Multiple access protocol misbehavior in WLANs
2005 (English)In: Proceedings 5th Swedish Workshop on Wireless Ad-hoc Networks, Såstaholm, Sweden, May 2005, 2005Conference paper (Refereed)
Carrier Sense Multiple Access with Collision Avoidance (CSMA/CA) is probably the most widespread multiple access protocol in use today, mainly due to the tremendous success of the IEEE 802.11 suite of standards. Until now most of the studies done about the protocol have focused on maximizing the performance. However as the bands become more crowded and the user terminals become easier to reconfigure, it is reasonable to assume that users will try to modify their equipment in order to achieve better performance, even if this may be in expense of the other users. The focus of this paper is from an overall network point of view, where two competing networks are considered. The competing network scenarios are modeled by the use of game theory, applying simple and repeated form games. The outcome of the games is described by the Nash Equilibrium (NE). We argue that by modifying the contention window, based on respective network parameters and by simple interaction between the contending networks, a superior performance than provided by the standard can be obtained. In the first part of the paper we compare the performance of a network following the standard to a network that is maximizing its throughput. The result is that by modifying the contention window size it is actually possible to achieve better performance than for a network that adheres to the standard. We then continue on analyzing the case where both networks try to achieve maximum performance in a selfish manner.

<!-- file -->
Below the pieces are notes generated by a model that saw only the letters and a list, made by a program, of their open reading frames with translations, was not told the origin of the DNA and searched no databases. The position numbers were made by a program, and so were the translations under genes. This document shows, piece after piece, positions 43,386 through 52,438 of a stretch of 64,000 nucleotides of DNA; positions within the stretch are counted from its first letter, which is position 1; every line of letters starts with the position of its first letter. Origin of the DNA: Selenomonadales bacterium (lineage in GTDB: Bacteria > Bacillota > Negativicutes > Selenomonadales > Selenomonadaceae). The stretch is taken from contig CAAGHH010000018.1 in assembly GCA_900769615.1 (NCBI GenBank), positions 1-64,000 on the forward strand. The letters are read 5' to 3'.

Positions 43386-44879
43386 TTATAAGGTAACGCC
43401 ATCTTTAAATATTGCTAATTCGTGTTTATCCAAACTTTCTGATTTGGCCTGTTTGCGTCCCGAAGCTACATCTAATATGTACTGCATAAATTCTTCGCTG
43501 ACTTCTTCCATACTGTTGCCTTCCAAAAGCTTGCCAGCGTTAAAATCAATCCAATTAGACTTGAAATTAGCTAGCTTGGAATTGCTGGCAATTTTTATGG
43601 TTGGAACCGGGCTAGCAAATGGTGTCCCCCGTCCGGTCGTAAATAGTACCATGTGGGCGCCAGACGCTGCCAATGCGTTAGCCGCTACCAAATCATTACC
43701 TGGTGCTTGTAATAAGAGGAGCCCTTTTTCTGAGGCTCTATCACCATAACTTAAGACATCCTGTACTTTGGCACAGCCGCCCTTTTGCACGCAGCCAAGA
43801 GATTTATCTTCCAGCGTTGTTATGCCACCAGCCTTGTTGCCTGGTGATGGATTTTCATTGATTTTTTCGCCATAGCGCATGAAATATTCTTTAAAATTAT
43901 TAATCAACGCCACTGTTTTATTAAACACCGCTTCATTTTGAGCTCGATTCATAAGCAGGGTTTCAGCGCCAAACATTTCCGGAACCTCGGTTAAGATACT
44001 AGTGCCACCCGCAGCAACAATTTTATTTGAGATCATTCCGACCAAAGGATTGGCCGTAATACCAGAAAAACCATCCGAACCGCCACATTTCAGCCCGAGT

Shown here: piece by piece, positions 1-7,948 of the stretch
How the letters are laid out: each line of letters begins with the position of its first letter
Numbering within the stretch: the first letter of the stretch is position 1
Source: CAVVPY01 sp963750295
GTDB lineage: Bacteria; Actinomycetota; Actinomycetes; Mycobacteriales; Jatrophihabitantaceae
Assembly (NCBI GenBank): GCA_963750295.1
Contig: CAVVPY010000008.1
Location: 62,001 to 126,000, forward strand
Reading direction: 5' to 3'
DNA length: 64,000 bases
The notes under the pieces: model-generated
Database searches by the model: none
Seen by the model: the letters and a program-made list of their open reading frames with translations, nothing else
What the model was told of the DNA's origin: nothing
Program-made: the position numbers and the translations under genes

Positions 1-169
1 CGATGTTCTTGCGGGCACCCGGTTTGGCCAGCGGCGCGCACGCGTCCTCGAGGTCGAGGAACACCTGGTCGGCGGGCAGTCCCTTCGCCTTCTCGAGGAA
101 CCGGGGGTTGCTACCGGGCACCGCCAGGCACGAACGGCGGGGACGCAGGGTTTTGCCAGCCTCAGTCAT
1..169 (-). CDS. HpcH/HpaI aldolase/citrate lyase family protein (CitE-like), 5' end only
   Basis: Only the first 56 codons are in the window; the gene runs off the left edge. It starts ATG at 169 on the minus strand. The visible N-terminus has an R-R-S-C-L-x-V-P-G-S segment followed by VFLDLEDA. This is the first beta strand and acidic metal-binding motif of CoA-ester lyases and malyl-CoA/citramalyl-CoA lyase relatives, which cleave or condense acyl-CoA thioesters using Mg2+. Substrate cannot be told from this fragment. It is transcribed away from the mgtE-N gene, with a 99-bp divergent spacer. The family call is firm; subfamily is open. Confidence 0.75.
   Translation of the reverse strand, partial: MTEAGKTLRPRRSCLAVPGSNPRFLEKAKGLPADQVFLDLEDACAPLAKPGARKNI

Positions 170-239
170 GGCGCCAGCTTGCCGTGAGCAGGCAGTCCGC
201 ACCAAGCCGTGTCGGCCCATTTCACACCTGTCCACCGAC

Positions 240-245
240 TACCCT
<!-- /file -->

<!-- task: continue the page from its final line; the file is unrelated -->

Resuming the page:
Place, publisher, year, edition, pages
802.11, WLAN, ac802.11, WLAN, access misbehavior, game theorycess misbehavior, game theory
Computer and Information Science
Research subject SRA - ICT
IdentifiersURN: urn:nbn:se:kth:diva-28072OAI: oai:DiVA.org:kth-28072DiVA: diva2:383918
Swedish Workshop on Wireless Ad-hoc Networks, Såstaholm, Sweden, May 2005.
QC 201101112011-01-062011-01-062012-09-27Bibliographically approved